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A Forever Family for Me

November 13, 2011

One of our friends is a foster mom.  Actually she’s an incredible foster mom.  She’s all-round amazing with kids and does incredible work with those who temporarily reside in her house.  There’s no distinction between her foster kids and her daughter.  If she loves them unequally, it never shows.

The majority of kids who are in care eventually go back to live with their birth parents.  Sometimes when that isn’t possible a kinship plan is put in place, meaning that a relative will step up to take custody of the children.  It’s even more rare that a child will become available for adoption by a non-relative.

Bella and Bubaloo lived with their foster parents for 2.5 years before we became their adoptive parents.  In their first year of care the intention was for our kids to return to live with their birth mother.  The day before they were supposed to permanently return, their birth mother lost her housing.  She didn’t show up the day they were supposed to go home to her.  She called the Children’s Aid Society a few days later to explain.

Over the next few months it became clear that the stability required to raise our two children might never come to be with their birth mother.  The legal process of becoming a crown ward and the search for adoptive parents commenced.  It took 1.5 years for this to be completed.

Our foster mom friend currently has the most incredible sibling pair in her care.  They are the most lovely children ages 5 and 7.   I do so very much adore the time we get to spend with these two wee ones.  They’re funny, clever and sweet.  They’re incredibly articulate for kids of their age.

This sibling pair are rare in that they will be adopted by a non-relative.  The search is underway for what we in adoption speak call the forever family.

Their adoption is now seriously being explored with these kids and it has understandably shook them both.  The youngest more so than the eldest.  He’s angry, scared and acting out.  He doesn’t understand why he can’t stay with his foster mom or why he has to choose new parents.  He got in a fight last week at school and threatened to punch a teacher.  It’s completely out of character.  His little spark, his joyful self, has been temporarily extinguished.

They all came over for a visit today with the intention of spending some time with our kids.  The foster kids never realized that we were a forever family and that our kids were adopted, too.  The foster kids wanted to see what a forever family home might look like, specifically what kind of neighbourhood it could be in and if it was equipped with fire alarms and carbon monoxide detectors.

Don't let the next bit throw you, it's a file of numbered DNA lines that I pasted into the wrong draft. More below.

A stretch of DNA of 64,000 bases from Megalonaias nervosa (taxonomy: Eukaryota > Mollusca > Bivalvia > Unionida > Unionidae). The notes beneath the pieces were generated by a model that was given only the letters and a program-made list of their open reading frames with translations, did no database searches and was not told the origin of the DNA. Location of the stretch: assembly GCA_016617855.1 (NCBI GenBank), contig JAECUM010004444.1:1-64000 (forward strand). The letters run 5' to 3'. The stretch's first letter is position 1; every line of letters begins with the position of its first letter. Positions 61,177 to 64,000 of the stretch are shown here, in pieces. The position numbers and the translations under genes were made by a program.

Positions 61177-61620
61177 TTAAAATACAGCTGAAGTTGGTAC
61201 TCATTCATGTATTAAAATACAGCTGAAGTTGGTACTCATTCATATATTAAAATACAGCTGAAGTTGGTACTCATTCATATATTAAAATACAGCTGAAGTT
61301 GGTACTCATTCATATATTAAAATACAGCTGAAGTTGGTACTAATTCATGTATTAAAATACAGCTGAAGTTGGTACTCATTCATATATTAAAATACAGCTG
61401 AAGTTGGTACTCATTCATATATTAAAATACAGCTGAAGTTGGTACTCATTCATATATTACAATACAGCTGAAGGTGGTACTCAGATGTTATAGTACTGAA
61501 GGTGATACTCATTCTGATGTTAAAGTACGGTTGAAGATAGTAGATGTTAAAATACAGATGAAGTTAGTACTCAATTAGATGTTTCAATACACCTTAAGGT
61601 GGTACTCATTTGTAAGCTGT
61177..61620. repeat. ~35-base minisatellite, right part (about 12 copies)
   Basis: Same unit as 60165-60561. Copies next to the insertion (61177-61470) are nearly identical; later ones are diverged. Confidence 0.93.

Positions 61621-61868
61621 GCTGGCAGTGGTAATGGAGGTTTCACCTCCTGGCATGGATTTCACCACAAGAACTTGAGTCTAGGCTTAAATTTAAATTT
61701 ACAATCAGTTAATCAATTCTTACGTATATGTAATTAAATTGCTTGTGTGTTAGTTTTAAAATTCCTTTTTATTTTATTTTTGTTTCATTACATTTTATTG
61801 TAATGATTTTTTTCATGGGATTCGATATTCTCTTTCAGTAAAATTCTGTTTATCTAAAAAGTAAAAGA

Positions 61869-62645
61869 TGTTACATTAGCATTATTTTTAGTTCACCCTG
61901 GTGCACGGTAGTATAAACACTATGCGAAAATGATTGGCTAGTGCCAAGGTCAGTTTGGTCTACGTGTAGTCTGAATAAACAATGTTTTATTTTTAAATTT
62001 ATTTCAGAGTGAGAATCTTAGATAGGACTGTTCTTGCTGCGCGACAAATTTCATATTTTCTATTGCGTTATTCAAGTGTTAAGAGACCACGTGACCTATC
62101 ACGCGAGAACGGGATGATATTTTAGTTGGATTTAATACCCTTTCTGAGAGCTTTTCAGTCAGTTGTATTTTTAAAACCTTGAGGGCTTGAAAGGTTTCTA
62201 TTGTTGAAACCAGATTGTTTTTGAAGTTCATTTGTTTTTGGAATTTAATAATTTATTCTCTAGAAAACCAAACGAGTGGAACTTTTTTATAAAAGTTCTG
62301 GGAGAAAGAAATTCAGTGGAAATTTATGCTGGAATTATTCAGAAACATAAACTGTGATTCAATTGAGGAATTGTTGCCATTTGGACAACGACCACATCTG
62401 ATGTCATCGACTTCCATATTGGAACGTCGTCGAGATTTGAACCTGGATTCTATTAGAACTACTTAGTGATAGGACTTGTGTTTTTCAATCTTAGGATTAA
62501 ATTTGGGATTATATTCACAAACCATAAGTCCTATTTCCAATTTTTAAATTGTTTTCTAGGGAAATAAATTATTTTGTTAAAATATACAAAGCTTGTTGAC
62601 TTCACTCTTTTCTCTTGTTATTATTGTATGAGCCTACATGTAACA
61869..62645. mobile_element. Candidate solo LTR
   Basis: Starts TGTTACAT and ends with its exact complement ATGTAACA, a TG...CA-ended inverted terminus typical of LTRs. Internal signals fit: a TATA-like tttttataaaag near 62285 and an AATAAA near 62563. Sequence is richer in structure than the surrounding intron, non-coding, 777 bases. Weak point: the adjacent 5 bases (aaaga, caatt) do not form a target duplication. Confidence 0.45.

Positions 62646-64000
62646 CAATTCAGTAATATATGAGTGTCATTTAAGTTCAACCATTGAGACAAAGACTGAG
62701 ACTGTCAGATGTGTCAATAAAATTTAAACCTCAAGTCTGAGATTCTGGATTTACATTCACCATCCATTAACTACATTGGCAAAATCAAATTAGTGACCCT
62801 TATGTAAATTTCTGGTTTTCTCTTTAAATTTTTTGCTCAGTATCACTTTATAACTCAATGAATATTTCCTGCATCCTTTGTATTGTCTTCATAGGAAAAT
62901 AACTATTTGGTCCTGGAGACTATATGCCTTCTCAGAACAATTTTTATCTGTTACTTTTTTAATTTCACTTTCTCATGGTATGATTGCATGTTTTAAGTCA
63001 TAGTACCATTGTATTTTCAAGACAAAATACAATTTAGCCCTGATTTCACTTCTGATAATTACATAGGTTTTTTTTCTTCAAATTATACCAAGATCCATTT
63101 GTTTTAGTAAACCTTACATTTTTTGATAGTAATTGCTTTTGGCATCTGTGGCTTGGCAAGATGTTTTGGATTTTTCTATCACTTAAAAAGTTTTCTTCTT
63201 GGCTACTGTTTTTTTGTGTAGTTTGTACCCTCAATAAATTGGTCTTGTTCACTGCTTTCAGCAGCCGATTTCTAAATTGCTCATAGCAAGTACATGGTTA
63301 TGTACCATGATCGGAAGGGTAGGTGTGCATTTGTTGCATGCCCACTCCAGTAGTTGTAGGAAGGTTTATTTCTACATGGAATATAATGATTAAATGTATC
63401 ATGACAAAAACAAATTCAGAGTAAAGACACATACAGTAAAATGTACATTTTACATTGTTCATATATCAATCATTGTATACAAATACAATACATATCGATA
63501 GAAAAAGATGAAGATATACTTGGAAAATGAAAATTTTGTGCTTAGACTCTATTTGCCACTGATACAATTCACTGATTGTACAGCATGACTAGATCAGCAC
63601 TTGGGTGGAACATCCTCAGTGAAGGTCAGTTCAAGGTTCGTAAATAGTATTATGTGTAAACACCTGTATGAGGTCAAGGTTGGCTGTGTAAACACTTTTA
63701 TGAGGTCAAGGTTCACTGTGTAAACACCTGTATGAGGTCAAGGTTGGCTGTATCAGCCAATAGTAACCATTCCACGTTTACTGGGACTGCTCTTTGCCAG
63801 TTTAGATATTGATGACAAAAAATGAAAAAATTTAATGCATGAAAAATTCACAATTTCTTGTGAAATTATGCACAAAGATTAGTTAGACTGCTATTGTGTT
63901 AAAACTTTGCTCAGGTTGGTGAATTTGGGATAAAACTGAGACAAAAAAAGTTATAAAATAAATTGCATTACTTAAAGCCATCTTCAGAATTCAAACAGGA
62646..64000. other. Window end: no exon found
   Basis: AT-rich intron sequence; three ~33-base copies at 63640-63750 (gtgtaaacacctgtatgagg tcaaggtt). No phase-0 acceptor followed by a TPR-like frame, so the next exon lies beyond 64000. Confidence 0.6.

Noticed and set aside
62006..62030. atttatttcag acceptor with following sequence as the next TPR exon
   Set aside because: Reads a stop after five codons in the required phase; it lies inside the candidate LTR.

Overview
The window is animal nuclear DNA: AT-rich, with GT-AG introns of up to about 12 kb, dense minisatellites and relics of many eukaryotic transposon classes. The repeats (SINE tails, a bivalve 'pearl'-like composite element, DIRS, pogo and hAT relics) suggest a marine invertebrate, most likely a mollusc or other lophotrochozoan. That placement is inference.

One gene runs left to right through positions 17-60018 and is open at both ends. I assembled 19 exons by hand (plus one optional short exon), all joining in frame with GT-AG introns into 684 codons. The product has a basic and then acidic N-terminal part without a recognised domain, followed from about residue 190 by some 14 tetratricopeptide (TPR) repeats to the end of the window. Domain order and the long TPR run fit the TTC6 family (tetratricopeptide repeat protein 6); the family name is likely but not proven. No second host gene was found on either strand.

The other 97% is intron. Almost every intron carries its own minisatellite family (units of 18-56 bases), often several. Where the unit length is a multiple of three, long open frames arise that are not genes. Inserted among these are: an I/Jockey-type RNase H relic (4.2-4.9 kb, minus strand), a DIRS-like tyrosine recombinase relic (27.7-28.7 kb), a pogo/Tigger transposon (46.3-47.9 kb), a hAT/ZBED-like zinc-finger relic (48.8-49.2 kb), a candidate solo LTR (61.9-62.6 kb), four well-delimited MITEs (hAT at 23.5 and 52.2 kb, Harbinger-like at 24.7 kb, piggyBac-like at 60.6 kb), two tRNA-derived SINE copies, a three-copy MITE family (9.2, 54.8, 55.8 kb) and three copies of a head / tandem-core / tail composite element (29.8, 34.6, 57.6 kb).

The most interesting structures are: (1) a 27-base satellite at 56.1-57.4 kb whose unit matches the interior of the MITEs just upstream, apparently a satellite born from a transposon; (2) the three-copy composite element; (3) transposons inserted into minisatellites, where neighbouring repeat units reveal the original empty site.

Bubaloo took the little boy under his wing and they retreated to playing video games that rule boyland.  Bella took the little girl and they played dress up together.  Our kids took the time to unpack all of their feelings about being adopted and shared with these little ones some of their experience.

It was nearly 5 years ago that we moved Bella and Bubaloo from their foster family to their forever family.  Until today I never really got how scary it must have been for them.  After living with their foster parents for 2.5 years, they were moving on to another family that they’d only known for 5 weeks for the rest of their lives.  Intellectually I identified with what they might have been going through at that time, and it was only today that I connected the emotional dots when seeing these foster kids ask my kids questions about their adoption.

I was so proud of my kidlets today and how vulnerable they let themselves be.  I realized how far they’ve come in the time that they’ve been with us.  The complexity of their histories, both pre- and post-us, will forever shape the human beings they are.

I have my fingers crossed that the perfect forever family will be found for these two kids.  That they will get the love and stability they need and deserve.  That they will have supportive adoptive parents who will help them work through their issues and become the incredible person I see inside each of them.

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